Caught in a jam – changes to EU drivers’ hours rules effective from 20 August 2020.

A not uncommon scenario for professional drivers is being caught up in the aftermath of an accident on the motorway. They are struck in a queue of traffic waiting for the motorway to re-open or to pass the cause of the blockage. The driver is unable to take either a scheduled break or misses the time by which he should be starting a daily or weekly rest.

The EU drivers’ hours rules have allowed for the driver, in an emergency, to breach the drivers’ hours rules to the extent necessary to ensure the safety of persons, the vehicle or its load, provided that road safety is not put in jeopardy. However, strict procedures needed to be followed. On arrival at a suitable stopping place, the driver needed to indicate the reasons and circumstances for departing from the rules on the tachograph or by means of doing a print out manual entry. An emergency is by definition unforeseen; the provisions are not to be used as a means of regularly extending driving time.

An amendment has been published to the drivers’ hours rules which, amongst other things, makes additional provisions regarding emergency situations. Under the amended rules, in exceptional circumstances and providing that road safety is not jeopardised, the driver may exceed daily and weekly driving limits and the resulting insufficient daily rest by up to an hour in order to get to the operating centre or the drivers’ home in order to take a weekly rest. In the same conditions, the driving can be exceeded by up to 2 hours but there must be an uninterrupted break of at least 30 minutes taken before undertaking any additional driving to reach either the operating centre or the driver’s home where the driver starts a regular weekly rest period. As before, there needs to be a record made or the reason for the departure from the rules and this be done, at the latest on arrival at the destination or suitable stopping place. The amendment now makes clear that any period of extending duty time is to be compensated by an equivalent period of rest taken en bloc with any period of rest by the end of the third week, following the week in question.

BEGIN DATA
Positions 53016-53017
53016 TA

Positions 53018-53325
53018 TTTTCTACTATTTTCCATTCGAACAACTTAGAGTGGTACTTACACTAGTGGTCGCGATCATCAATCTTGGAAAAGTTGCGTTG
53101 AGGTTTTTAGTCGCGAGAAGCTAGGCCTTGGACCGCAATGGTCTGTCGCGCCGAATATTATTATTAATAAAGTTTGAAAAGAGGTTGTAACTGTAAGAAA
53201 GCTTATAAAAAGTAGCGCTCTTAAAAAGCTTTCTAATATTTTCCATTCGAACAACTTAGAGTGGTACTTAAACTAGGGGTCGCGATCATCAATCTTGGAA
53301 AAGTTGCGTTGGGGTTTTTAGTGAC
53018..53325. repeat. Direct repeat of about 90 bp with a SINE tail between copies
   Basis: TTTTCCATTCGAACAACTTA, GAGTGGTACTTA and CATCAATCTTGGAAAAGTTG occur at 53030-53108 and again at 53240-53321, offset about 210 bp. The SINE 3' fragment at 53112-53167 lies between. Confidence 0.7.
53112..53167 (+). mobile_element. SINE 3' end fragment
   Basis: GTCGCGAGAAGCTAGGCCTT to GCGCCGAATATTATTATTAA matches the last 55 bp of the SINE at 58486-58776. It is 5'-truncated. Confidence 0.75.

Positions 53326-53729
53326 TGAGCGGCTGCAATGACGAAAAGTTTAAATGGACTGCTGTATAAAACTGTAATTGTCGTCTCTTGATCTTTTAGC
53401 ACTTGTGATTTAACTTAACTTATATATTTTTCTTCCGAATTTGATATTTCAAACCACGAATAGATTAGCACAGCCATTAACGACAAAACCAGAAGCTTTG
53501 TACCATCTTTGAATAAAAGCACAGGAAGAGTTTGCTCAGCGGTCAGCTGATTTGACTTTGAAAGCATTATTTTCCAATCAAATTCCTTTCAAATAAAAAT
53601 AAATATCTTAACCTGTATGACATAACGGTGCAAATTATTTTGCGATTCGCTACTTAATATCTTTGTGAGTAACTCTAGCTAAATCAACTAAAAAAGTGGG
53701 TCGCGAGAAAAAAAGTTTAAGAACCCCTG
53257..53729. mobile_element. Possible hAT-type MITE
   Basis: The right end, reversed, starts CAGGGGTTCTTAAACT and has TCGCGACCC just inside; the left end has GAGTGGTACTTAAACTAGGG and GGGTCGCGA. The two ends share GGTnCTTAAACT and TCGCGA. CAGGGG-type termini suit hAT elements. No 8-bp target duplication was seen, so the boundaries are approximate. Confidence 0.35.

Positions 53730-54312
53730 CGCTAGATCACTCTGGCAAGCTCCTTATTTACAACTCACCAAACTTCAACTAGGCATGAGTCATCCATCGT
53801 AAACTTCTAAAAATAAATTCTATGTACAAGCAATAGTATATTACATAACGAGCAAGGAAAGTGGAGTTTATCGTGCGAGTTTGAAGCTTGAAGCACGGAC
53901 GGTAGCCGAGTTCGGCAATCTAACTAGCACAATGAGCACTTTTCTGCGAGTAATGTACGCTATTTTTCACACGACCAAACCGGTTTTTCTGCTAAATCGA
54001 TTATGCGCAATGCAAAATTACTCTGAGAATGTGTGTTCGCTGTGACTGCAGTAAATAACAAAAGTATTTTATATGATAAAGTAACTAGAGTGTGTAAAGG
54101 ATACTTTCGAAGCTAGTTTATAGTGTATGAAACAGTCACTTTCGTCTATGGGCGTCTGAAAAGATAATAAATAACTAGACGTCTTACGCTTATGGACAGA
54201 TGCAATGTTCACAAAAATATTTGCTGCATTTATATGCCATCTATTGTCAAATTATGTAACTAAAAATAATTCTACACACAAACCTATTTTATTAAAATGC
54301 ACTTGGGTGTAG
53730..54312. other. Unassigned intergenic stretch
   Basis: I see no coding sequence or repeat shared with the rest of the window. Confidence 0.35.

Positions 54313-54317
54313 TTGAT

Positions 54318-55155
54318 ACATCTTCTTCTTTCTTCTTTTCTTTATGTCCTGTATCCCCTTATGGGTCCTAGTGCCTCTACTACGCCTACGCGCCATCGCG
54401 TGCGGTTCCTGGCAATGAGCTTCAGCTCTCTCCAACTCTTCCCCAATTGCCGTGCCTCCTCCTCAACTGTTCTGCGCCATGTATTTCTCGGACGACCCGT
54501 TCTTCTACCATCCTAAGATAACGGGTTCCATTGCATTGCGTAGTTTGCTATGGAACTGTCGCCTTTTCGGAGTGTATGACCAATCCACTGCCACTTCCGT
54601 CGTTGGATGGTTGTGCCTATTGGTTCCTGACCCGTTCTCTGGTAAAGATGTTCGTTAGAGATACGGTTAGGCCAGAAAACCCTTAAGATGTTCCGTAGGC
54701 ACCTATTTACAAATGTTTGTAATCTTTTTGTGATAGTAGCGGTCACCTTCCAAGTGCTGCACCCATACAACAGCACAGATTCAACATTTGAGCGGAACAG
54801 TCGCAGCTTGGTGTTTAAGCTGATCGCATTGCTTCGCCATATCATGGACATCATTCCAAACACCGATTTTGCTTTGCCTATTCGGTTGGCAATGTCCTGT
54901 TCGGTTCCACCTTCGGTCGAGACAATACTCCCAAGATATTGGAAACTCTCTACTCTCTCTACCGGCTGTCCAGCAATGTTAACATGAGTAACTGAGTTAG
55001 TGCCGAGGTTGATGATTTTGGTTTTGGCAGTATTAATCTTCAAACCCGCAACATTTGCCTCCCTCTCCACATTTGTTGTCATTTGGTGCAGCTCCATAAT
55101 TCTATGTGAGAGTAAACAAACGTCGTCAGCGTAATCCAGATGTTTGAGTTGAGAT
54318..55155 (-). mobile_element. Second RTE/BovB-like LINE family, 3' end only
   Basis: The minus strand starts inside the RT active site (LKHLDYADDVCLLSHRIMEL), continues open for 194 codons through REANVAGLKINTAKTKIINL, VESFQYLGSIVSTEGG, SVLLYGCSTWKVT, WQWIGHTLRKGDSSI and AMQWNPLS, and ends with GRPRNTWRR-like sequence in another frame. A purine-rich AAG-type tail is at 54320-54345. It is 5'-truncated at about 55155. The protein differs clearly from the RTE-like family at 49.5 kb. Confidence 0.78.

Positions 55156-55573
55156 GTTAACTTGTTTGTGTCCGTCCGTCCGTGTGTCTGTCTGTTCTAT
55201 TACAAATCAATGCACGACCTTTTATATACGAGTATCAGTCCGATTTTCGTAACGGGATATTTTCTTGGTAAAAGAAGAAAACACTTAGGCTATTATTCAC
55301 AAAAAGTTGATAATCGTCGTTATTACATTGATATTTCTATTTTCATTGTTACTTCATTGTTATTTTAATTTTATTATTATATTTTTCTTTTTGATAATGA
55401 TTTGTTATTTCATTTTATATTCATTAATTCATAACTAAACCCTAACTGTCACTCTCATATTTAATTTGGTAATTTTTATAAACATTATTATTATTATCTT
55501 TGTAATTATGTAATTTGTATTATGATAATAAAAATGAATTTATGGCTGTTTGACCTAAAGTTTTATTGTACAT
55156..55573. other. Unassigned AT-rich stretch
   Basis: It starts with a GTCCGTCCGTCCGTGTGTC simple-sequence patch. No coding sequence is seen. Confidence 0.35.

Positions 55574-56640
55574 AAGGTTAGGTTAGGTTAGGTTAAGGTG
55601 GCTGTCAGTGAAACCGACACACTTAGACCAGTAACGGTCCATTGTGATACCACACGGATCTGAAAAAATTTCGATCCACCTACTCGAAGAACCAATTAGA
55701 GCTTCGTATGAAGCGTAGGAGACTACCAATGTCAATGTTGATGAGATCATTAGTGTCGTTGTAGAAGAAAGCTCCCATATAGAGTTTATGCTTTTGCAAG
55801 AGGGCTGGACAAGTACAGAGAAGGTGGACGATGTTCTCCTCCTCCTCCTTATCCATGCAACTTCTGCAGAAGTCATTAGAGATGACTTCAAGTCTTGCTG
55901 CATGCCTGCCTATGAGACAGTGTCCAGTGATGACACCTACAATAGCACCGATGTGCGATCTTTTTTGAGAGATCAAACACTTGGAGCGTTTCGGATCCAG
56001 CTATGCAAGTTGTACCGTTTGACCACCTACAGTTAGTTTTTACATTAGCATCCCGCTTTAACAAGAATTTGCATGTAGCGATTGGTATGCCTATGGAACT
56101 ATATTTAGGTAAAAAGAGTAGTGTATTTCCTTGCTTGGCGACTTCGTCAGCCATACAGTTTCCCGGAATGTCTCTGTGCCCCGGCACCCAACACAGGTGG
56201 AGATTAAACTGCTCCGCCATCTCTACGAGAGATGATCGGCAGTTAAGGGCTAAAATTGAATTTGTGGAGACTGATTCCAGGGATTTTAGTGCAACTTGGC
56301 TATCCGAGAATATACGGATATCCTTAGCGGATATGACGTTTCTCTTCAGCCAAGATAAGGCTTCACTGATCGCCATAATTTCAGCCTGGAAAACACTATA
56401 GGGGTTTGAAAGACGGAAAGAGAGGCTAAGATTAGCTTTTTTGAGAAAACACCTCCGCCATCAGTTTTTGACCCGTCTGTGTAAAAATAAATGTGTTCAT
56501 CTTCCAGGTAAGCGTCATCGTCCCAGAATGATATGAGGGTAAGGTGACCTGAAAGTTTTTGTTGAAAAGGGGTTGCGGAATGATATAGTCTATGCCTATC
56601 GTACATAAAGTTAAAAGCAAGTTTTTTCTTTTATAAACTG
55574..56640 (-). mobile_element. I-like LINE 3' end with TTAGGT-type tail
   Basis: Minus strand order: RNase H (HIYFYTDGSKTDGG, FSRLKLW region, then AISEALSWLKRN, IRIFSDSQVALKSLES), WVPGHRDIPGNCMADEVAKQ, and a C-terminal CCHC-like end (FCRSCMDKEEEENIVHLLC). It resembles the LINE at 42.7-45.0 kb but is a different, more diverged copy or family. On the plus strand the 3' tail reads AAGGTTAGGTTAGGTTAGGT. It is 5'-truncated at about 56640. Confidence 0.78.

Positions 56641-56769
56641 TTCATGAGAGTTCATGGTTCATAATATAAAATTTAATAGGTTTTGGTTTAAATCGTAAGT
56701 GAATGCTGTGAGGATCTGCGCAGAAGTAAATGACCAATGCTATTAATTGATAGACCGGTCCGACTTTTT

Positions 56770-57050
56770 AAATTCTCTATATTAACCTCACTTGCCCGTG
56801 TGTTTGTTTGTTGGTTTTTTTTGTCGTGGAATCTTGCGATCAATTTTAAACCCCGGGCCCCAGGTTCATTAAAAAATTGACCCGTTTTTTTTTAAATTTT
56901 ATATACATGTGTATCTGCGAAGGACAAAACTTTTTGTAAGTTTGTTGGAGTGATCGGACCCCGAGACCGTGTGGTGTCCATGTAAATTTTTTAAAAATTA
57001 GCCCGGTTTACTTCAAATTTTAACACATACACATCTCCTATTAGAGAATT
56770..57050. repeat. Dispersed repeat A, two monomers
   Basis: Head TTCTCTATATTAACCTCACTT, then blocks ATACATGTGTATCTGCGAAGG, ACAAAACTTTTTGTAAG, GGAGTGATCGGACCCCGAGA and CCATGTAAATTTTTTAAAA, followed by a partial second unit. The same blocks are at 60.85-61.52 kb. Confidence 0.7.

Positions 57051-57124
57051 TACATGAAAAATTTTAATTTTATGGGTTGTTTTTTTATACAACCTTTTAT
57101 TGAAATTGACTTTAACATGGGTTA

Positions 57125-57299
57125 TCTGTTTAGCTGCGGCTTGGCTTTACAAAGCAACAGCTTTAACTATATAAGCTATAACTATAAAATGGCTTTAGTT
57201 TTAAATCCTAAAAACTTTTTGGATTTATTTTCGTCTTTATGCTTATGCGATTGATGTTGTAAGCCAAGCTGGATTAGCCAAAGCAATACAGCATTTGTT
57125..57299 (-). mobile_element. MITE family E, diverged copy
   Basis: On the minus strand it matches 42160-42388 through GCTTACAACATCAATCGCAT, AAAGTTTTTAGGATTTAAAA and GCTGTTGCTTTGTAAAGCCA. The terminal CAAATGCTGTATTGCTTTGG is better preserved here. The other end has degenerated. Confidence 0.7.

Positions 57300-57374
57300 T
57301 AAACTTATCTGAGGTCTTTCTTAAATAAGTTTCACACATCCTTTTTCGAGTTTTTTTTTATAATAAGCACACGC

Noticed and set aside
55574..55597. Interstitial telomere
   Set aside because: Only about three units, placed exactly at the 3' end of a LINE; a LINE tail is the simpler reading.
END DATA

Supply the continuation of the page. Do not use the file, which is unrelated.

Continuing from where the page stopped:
The new rules come into effect on 20 August 2020 and apply at least until the end of the transition period on 31 December 2020. The changes to the rules dealing with emergency situations are just one of the changes and drivers and operators need to be aware and following the new rules with effect from 20 August 2020. The above changes have reduced the options available to a driver who finds himself caught up in an emergency situation. Those options are now further limited by the fact that weekly rests cannot be taken in a vehicle and if accommodation needs to be found, the cost has to be covered by the employer.

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